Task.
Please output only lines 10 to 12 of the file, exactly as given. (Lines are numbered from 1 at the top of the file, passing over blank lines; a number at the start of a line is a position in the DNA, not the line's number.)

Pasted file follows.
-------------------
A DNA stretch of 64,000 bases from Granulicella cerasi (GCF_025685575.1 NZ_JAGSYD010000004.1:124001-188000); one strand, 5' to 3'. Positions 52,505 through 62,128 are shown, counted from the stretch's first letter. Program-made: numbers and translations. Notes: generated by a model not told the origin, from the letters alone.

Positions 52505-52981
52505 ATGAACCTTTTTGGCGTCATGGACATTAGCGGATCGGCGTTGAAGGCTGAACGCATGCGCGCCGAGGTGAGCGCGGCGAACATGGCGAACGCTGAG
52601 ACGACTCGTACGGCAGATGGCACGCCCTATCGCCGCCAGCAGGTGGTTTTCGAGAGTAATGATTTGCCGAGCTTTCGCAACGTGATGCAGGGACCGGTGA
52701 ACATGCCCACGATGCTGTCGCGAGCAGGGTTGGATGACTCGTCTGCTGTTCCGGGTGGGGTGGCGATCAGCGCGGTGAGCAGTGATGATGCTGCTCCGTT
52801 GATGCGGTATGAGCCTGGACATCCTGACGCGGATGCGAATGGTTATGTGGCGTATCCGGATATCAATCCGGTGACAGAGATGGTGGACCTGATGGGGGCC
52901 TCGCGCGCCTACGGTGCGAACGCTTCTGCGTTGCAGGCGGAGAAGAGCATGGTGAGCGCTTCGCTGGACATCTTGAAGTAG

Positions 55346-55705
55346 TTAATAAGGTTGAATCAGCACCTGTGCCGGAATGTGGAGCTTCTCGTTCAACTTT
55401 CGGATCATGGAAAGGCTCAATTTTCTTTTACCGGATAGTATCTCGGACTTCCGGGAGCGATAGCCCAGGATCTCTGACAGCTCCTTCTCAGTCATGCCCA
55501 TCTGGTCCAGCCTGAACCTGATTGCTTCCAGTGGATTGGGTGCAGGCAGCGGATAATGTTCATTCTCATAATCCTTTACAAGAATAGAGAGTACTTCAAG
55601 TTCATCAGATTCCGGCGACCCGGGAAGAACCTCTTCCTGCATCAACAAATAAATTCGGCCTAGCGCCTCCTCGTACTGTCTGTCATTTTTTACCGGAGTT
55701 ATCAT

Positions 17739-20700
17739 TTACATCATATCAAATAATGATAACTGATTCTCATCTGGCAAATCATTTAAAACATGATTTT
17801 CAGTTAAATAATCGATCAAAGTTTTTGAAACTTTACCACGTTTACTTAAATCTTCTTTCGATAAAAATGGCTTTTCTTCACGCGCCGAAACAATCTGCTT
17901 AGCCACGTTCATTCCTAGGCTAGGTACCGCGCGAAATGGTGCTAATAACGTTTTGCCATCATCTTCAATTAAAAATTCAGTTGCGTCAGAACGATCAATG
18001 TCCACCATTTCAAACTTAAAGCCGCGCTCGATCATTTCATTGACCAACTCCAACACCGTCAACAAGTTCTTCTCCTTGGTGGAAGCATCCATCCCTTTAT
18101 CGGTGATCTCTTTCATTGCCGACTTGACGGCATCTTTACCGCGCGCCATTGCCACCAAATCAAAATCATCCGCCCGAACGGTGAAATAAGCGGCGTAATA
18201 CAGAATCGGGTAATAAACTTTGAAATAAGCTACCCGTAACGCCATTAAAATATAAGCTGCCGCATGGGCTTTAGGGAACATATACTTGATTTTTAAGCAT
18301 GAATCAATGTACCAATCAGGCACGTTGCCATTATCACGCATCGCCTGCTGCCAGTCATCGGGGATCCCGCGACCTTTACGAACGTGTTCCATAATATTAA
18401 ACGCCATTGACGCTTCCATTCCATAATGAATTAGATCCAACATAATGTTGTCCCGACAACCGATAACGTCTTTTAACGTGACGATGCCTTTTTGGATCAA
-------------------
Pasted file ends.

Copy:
55401 CGGATCATGGAAAGGCTCAATTTTCTTTTACCGGATAGTATCTCGGACTTCCGGGAGCGATAGCCCAGGATCTCTGACAGCTCCTTCTCAGTCATGCCCA
55501 TCTGGTCCAGCCTGAACCTGATTGCTTCCAGTGGATTGGGTGCAGGCAGCGGATAATGTTCATTCTCATAATCCTTTACAAGAATAGAGAGTACTTCAAG
55601 TTCATCAGATTCCGGCGACCCGGGAAGAACCTCTTCCTGCATCAACAAATAAATTCGGCCTAGCGCCTCCTCGTACTGTCTGTCATTTTTTACCGGAGTT